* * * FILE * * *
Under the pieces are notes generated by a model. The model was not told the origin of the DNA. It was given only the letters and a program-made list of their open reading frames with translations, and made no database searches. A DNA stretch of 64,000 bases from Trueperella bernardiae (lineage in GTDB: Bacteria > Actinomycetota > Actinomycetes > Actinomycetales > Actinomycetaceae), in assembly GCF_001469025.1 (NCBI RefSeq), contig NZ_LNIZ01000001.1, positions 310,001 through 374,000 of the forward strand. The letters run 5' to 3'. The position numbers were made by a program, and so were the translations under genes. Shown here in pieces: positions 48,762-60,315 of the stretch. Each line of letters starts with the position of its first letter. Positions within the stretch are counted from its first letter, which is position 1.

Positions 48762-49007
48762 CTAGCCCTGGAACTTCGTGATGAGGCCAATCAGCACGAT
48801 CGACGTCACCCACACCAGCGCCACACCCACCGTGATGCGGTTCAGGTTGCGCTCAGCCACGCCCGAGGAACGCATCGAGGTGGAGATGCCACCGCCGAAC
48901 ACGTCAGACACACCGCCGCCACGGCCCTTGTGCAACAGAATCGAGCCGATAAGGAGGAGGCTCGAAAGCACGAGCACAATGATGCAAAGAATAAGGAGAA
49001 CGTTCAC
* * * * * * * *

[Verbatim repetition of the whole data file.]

Under the pieces are notes generated by a model. The model was not told the origin of the DNA. It was given only the letters and a program-made list of their open reading frames with translations, and made no database searches. A DNA stretch of 64,000 bases from Trueperella bernardiae (lineage in GTDB: Bacteria > Actinomycetota > Actinomycetes > Actinomycetales > Actinomycetaceae), in assembly GCF_001469025.1 (NCBI RefSeq), contig NZ_LNIZ01000001.1, positions 310,001 through 374,000 of the forward strand. The letters run 5' to 3'. The position numbers were made by a program, and so were the translations under genes. Shown here in pieces: positions 48,762-60,315 of the stretch. Each line of letters starts with the position of its first letter. Positions within the stretch are counted from its first letter, which is position 1.

Positions 48762-49007
48762 CTAGCCCTGGAACTTCGTGATGAGGCCAATCAGCACGAT
48801 CGACGTCACCCACACCAGCGCCACACCCACCGTGATGCGGTTCAGGTTGCGCTCAGCCACGCCCGAGGAACGCATCGAGGTGGAGATGCCACCGCCGAAC
48901 ACGTCAGACACACCGCCGCCACGGCCCTTGTGCAACAGAATCGAGCCGATAAGGAGGAGGCTCGAAAGCACGAGCACAATGATGCAAAGAATAAGGAGAA
49001 CGTTCAC